Advertisement

Nutritional Evaluation of Food Processing

  • Endel Karmas
  • Robert S. Harris

Table of contents

  1. Front Matter
    Pages i-xiii
  2. Introduction

  3. Nutrients in Food—Raw and Processed

  4. Effects of Commercial Processing and Storage on Nutrients

    1. Front Matter
      Pages 267-267
    2. Owen Fennema
      Pages 269-317
    3. Daryl Lund
      Pages 319-354
    4. Gur S. Ranhotra, M. Ann Bock
      Pages 355-364
    5. Judson M. Harper
      Pages 365-391
    6. Peter M. Bluestein, Theodore P. Labuza
      Pages 393-422
    7. Miriam H. Thomas
      Pages 457-490
  5. Effects of Preparation and Service of Food on Nutrients

    1. Front Matter
      Pages 503-503
    2. Catherine E. Adams, John W. Erdman Jr.
      Pages 557-605
  6. Nutrification, Legal Aspects, and Nutrient Analysis

    1. Front Matter
      Pages 607-607
    2. Benjamin Borenstein, Howard T. Gordon
      Pages 609-625
    3. Ricardo Bressani
      Pages 627-657
    4. H. C. Bittenbender, John F. Kelly
      Pages 659-686
    5. Victor P. Frattali, John E. Vanderveen, Allan L. Forbes
      Pages 687-705
    6. John P. Heybach, Gus. D. Coccodrilli Jr., Gilbert A. Leveille
      Pages 707-718
    7. Jesse F. Gregory III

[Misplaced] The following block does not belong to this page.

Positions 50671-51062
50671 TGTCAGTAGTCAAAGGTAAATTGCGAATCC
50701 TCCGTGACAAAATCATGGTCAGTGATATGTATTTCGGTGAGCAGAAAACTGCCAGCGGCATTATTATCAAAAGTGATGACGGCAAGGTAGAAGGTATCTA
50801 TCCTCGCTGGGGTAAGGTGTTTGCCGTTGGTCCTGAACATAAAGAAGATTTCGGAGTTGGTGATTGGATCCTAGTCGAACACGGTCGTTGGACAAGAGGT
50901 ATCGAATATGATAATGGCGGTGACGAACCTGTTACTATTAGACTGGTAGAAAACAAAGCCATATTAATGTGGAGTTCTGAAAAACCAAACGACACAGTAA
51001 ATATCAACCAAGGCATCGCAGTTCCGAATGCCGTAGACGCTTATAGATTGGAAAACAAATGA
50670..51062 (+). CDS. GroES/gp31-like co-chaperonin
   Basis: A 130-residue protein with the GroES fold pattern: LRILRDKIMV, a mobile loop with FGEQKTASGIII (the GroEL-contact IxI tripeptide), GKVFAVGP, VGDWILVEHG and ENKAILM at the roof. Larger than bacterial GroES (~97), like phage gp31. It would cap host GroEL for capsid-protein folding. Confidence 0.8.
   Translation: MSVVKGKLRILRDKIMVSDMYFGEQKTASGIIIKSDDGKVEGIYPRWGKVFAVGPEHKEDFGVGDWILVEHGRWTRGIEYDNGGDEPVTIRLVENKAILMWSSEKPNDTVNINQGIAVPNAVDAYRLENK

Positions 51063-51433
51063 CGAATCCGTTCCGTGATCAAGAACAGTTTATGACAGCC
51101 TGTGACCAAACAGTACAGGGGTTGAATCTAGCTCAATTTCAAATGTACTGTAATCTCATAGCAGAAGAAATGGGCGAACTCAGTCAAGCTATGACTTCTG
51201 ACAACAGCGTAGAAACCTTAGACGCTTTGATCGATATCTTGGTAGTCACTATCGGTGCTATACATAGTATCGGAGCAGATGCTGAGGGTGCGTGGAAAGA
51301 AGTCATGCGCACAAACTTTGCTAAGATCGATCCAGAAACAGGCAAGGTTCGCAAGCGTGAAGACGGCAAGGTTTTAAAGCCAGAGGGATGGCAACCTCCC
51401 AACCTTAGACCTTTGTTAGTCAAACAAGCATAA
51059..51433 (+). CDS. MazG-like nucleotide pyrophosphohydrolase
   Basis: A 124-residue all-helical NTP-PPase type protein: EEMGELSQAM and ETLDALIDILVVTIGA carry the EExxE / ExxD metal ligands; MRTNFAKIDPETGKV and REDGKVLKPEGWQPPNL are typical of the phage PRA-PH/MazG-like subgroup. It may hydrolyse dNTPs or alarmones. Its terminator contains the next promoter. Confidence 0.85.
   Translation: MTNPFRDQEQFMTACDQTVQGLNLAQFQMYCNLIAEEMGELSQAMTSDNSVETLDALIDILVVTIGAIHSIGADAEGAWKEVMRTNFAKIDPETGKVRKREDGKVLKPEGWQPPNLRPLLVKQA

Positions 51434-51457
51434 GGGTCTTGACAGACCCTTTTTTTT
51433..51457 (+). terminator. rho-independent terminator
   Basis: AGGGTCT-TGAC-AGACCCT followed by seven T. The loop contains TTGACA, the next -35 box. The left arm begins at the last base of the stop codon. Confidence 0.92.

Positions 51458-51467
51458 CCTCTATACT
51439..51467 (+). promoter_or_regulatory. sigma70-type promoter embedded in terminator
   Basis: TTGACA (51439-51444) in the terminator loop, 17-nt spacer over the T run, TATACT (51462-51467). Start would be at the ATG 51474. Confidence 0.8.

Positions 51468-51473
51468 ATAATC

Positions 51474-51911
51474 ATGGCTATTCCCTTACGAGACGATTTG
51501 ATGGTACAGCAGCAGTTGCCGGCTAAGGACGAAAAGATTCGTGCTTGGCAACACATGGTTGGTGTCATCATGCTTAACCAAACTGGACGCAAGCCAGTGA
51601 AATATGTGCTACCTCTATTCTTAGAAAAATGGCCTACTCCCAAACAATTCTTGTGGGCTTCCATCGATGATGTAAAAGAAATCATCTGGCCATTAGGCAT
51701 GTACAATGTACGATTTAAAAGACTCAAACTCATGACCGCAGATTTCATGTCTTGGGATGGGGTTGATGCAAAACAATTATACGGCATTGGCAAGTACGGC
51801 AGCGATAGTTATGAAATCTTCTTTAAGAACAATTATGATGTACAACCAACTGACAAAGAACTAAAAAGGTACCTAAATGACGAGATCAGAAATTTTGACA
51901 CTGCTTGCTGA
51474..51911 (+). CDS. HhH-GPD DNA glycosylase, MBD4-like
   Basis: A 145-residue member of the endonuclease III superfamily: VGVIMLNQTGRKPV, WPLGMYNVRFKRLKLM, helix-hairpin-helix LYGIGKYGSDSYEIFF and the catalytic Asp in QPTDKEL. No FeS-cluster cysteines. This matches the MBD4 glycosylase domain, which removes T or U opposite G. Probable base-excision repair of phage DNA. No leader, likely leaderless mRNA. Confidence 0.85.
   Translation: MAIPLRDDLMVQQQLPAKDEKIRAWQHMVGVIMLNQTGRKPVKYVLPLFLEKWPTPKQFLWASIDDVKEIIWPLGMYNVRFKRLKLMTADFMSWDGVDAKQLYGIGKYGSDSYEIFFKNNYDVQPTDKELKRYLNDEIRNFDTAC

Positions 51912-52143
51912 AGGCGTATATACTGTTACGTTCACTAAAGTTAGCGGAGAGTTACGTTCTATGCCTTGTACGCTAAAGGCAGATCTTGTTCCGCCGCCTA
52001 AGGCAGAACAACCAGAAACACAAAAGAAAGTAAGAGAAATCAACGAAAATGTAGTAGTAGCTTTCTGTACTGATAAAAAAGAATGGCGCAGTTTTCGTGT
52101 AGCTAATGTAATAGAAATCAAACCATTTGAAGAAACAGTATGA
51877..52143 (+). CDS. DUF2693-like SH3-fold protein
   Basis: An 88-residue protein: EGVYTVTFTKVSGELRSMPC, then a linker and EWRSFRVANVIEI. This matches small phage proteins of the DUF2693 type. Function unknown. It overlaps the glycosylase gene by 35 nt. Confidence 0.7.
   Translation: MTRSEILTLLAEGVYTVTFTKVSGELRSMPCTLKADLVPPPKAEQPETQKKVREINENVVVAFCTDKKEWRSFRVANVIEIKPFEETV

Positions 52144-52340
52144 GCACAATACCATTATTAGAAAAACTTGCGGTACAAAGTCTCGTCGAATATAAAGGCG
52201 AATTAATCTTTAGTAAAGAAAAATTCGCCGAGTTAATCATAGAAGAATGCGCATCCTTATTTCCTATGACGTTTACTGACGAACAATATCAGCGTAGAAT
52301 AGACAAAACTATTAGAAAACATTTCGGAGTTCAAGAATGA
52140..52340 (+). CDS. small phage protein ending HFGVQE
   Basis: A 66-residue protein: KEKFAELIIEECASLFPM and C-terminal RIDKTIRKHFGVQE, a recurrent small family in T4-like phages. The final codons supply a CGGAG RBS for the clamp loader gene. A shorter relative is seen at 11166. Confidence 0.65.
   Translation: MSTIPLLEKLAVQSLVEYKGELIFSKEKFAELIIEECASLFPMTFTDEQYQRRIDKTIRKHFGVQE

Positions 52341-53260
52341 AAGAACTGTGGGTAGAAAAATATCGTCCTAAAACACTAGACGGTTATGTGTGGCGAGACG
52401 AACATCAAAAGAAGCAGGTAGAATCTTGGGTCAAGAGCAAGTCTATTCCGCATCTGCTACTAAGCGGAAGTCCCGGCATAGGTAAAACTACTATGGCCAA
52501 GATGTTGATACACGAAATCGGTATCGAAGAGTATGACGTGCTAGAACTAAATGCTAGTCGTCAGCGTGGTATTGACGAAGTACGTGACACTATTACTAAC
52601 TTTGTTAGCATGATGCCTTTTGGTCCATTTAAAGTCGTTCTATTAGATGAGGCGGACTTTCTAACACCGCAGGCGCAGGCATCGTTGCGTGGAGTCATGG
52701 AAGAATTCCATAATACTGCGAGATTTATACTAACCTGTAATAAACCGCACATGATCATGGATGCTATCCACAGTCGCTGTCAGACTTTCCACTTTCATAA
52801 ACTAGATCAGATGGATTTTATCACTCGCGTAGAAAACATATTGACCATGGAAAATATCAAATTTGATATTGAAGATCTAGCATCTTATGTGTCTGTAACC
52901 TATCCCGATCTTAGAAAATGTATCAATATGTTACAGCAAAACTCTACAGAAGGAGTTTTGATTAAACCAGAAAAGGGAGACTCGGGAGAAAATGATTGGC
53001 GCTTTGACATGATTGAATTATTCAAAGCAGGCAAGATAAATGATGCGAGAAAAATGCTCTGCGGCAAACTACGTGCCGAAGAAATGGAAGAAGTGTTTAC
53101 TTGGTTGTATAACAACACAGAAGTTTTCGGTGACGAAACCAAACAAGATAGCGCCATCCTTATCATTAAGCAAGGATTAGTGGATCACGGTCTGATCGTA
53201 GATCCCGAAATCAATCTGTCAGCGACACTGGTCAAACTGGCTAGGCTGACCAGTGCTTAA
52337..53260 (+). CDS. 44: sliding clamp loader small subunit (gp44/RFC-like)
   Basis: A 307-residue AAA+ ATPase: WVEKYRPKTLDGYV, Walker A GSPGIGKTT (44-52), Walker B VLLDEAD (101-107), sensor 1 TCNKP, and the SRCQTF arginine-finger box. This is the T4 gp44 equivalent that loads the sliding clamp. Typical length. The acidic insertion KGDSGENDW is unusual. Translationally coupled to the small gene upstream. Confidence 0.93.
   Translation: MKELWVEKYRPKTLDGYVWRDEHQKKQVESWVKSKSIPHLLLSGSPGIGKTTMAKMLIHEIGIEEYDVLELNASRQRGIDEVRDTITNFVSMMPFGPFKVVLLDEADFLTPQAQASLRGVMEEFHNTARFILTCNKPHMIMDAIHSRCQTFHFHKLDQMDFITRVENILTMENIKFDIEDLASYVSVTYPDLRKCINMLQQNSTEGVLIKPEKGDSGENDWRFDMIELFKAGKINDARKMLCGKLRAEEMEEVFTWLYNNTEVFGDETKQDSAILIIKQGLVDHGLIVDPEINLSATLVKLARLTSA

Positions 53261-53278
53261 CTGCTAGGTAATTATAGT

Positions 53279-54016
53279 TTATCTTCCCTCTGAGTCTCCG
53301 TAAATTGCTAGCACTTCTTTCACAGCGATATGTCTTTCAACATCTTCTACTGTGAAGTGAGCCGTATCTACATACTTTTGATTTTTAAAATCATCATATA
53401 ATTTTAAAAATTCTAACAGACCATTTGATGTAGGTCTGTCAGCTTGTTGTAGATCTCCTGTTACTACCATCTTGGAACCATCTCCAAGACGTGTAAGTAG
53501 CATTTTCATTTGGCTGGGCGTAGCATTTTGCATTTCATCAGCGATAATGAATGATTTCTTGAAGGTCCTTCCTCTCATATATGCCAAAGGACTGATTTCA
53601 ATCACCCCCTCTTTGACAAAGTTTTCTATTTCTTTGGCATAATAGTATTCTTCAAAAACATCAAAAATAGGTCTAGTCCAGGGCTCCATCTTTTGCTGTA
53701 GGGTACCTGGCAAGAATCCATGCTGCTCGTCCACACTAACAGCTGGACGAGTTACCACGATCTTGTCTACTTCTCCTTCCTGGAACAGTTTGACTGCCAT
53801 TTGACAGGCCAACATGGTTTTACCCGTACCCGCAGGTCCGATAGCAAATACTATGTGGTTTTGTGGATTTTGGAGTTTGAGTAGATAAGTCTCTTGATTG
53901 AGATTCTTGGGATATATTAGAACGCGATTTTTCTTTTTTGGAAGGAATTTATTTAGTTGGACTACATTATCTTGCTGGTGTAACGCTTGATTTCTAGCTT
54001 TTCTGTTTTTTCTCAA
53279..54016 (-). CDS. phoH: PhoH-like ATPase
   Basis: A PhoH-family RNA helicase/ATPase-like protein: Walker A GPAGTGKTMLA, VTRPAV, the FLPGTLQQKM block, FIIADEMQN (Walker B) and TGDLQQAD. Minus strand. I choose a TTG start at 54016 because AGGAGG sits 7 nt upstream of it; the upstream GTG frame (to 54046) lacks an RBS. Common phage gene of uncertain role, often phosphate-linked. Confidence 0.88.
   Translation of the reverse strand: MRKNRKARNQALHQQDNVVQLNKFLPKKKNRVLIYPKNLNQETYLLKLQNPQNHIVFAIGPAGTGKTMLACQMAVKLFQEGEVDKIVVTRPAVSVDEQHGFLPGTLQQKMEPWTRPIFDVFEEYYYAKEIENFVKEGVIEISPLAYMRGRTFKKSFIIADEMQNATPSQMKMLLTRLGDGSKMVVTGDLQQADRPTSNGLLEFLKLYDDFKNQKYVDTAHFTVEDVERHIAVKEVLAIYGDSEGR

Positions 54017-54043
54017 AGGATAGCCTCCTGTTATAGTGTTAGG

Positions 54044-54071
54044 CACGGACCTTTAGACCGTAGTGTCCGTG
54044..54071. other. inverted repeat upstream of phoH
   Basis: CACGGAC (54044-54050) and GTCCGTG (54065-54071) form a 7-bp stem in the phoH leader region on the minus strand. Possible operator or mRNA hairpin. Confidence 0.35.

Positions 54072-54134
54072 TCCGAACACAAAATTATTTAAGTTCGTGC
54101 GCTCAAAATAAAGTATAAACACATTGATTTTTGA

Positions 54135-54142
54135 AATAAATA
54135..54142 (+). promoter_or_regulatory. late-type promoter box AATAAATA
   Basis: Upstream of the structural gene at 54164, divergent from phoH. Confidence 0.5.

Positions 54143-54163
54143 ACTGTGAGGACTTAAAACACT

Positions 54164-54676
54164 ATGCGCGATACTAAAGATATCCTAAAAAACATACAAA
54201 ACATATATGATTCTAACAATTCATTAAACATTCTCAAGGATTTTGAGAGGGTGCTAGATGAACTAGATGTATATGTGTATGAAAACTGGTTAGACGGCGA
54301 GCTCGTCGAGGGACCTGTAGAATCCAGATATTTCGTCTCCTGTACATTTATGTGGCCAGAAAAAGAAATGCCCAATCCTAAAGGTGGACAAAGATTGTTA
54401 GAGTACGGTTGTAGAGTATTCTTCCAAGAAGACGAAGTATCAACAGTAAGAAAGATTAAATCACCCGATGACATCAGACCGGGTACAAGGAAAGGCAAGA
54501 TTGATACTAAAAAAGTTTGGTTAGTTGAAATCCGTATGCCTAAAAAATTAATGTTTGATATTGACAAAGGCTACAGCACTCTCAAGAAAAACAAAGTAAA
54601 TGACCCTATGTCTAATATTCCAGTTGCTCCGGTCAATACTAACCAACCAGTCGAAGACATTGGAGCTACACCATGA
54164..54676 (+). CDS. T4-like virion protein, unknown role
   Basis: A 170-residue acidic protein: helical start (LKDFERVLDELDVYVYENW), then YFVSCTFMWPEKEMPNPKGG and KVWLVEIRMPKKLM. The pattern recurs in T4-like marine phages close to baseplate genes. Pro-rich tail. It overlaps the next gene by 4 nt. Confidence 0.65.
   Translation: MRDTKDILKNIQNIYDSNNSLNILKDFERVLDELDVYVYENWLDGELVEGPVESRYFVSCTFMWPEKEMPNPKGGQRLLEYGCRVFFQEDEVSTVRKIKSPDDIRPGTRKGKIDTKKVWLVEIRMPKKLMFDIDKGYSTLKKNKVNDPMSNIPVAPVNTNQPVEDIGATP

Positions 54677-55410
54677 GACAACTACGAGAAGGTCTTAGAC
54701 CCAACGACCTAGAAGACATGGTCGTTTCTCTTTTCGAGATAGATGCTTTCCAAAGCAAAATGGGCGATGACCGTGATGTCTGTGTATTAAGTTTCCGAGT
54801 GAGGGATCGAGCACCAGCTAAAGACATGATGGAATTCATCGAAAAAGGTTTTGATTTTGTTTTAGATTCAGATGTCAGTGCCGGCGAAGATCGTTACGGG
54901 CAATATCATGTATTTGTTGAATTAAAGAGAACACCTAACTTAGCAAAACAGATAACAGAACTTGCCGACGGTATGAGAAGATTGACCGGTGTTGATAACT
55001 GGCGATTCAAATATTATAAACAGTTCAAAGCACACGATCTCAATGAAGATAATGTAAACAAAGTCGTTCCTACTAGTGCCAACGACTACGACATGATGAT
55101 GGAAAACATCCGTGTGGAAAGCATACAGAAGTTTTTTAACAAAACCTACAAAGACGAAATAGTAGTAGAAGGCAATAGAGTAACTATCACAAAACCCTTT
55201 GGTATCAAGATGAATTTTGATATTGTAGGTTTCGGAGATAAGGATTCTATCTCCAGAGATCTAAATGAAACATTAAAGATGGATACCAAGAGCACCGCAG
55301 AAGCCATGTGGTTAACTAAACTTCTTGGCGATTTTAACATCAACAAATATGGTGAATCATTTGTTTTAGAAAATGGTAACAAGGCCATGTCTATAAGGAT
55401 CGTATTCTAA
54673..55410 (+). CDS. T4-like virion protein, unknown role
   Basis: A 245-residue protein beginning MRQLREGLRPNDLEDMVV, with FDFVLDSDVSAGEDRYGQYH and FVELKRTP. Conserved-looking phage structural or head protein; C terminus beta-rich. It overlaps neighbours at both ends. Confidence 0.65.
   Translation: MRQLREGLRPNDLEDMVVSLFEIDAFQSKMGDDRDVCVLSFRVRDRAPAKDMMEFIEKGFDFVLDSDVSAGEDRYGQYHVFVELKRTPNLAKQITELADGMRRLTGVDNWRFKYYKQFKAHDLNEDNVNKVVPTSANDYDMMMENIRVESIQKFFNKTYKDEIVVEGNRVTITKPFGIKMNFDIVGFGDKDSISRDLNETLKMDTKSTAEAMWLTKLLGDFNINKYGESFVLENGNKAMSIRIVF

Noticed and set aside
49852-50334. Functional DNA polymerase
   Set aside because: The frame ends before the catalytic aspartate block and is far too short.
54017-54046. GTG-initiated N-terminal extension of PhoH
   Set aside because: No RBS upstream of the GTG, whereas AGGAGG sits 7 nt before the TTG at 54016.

Pages 719-743
  7. Back Matter
    Pages 765-786

About this book

Introduction

Dramatic changes in the attitudes toward human nutrition have taken place dur­ ing the past decade. Food-related and medical professionals as well as consumers are now, more than ever before, aware of and concerned about diet, nutrition, and the beneficial and deleterious effects of food processing upon nutrients. The old saying "We are what we eat" is still relevant. Nutritious food will contribute greatly to consumers' good health and ultimately reduce medical bills. Food processing is essential to maintaining our food reserves from one harvest to another, thus letting us serve our daily meals regularly. If food processing is defined as including all treatments of foodstuffs from harvest to consumption, then more than 95% of our food may be considered as processed. In most cases, food processing and storage cause some reduction in the nutritional value of foods. Advances in food science and food technology have resulted in an increase in nu­ trient retention after processing. In addition, today's consumer better understands how to avoid excessive nutrient losses during food preparation. The information presented in this completely revised reference and textbook will help the reader to understand better the relationship between food processing and nutrient retention. The authors' scholarly contributions are greatly appreciated.

Keywords

Vitamin A amino acid carbohydrate carbohydrates diet food food processing food technology genetics health minerals nutrition optimization processing science

Editors and affiliations

  • Endel Karmas
    • 1
  • Robert S. Harris
    • 2
  1. 1.Department of Food ScienceRutgers UniversityNew BrunwickUSA
  2. 2.Department of Nutritional BiochemistryMassachusetts Institute of TechnologyCambridgeUSA

Bibliographic information

  • DOI https://doi.org/10.1007/978-94-011-7030-7
  • Copyright Information Springer Science+Business Media B.V. 1988
  • Publisher Name Springer, Dordrecht
  • eBook Packages Springer Book Archive
  • Print ISBN 978-94-011-7032-1
  • Online ISBN 978-94-011-7030-7
  • Buy this book on publisher's site